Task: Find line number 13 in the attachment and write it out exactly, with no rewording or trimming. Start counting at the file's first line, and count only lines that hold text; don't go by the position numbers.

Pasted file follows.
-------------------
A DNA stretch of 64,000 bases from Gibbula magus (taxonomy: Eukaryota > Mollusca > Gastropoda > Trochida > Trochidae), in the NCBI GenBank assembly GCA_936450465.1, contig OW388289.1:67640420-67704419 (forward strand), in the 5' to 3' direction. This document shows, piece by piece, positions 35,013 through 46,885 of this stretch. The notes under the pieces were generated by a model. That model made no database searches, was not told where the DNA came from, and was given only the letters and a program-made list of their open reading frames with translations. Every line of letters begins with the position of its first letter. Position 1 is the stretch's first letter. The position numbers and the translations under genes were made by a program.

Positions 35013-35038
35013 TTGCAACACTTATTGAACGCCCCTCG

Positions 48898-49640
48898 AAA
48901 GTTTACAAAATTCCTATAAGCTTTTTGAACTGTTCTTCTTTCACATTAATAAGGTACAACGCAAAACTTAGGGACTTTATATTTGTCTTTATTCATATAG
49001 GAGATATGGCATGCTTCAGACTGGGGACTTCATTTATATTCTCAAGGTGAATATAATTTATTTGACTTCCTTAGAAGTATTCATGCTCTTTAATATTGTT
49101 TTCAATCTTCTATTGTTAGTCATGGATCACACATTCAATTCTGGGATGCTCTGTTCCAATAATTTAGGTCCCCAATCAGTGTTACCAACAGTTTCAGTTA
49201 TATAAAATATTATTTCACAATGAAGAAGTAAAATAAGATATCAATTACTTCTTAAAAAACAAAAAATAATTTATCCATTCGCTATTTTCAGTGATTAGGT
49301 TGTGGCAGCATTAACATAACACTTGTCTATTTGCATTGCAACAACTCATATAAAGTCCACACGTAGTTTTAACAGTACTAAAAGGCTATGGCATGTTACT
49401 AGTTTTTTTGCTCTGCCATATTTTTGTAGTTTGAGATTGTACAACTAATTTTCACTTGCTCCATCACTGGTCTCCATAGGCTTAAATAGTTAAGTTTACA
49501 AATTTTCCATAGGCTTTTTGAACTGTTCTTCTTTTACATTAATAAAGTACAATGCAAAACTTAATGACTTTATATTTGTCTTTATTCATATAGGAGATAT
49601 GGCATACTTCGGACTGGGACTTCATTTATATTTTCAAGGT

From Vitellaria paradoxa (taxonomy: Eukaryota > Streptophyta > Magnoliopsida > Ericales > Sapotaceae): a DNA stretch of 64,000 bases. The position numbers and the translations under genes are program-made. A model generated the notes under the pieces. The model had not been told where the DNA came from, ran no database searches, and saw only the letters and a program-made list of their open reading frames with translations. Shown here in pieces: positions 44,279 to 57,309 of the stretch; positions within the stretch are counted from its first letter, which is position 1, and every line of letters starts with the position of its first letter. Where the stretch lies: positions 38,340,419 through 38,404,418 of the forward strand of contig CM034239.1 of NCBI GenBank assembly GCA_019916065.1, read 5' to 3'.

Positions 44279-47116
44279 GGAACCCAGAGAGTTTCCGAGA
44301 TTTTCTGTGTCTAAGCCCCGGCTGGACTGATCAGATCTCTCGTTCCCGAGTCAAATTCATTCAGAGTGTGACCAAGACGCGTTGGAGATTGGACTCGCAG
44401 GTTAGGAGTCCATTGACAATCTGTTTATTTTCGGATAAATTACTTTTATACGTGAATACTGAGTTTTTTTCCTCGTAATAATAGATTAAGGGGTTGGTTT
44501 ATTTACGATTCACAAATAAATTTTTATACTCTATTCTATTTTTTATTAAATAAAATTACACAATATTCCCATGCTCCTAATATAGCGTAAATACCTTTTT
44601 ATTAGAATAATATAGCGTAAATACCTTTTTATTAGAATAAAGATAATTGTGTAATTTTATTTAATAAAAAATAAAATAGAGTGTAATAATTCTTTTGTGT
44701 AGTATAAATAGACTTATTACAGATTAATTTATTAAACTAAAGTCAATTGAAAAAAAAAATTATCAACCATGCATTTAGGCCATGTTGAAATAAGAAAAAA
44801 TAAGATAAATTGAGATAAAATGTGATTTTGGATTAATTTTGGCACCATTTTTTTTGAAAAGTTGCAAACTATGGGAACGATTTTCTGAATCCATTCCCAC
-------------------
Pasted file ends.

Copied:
49601 GGCATACTTCGGACTGGGACTTCATTTATATTTTCAAGGT